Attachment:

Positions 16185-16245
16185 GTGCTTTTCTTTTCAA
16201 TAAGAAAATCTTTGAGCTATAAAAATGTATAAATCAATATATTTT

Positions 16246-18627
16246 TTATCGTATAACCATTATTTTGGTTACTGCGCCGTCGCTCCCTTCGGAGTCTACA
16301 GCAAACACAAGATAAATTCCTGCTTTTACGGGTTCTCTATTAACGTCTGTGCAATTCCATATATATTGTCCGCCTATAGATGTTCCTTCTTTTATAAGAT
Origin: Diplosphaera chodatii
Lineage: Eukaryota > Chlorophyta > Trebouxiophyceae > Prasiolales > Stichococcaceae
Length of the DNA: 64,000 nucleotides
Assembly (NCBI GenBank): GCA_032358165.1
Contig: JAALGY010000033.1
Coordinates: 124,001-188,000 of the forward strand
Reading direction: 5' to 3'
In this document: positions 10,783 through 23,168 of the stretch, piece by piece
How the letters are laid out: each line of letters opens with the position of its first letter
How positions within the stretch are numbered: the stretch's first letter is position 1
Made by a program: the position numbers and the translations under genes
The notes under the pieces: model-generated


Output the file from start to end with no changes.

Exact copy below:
Positions 16185-16245
16185 GTGCTTTTCTTTTCAA
16201 TAAGAAAATCTTTGAGCTATAAAAATGTATAAATCAATATATTTT

Positions 16246-18627
16246 TTATCGTATAACCATTATTTTGGTTACTGCGCCGTCGCTCCCTTCGGAGTCTACA
16301 GCAAACACAAGATAAATTCCTGCTTTTACGGGTTCTCTATTAACGTCTGTGCAATTCCATATATATTGTCCGCCTATAGATGTTCCTTCTTTTATAAGAT
Origin: Diplosphaera chodatii
Lineage: Eukaryota > Chlorophyta > Trebouxiophyceae > Prasiolales > Stichococcaceae
Length of the DNA: 64,000 nucleotides
Assembly (NCBI GenBank): GCA_032358165.1
Contig: JAALGY010000033.1
Coordinates: 124,001-188,000 of the forward strand
Reading direction: 5' to 3'
In this document: positions 10,783 through 23,168 of the stretch, piece by piece
How the letters are laid out: each line of letters opens with the position of its first letter
How positions within the stretch are numbered: the stretch's first letter is position 1
Made by a program: the position numbers and the translations under genes
The notes under the pieces: model-generated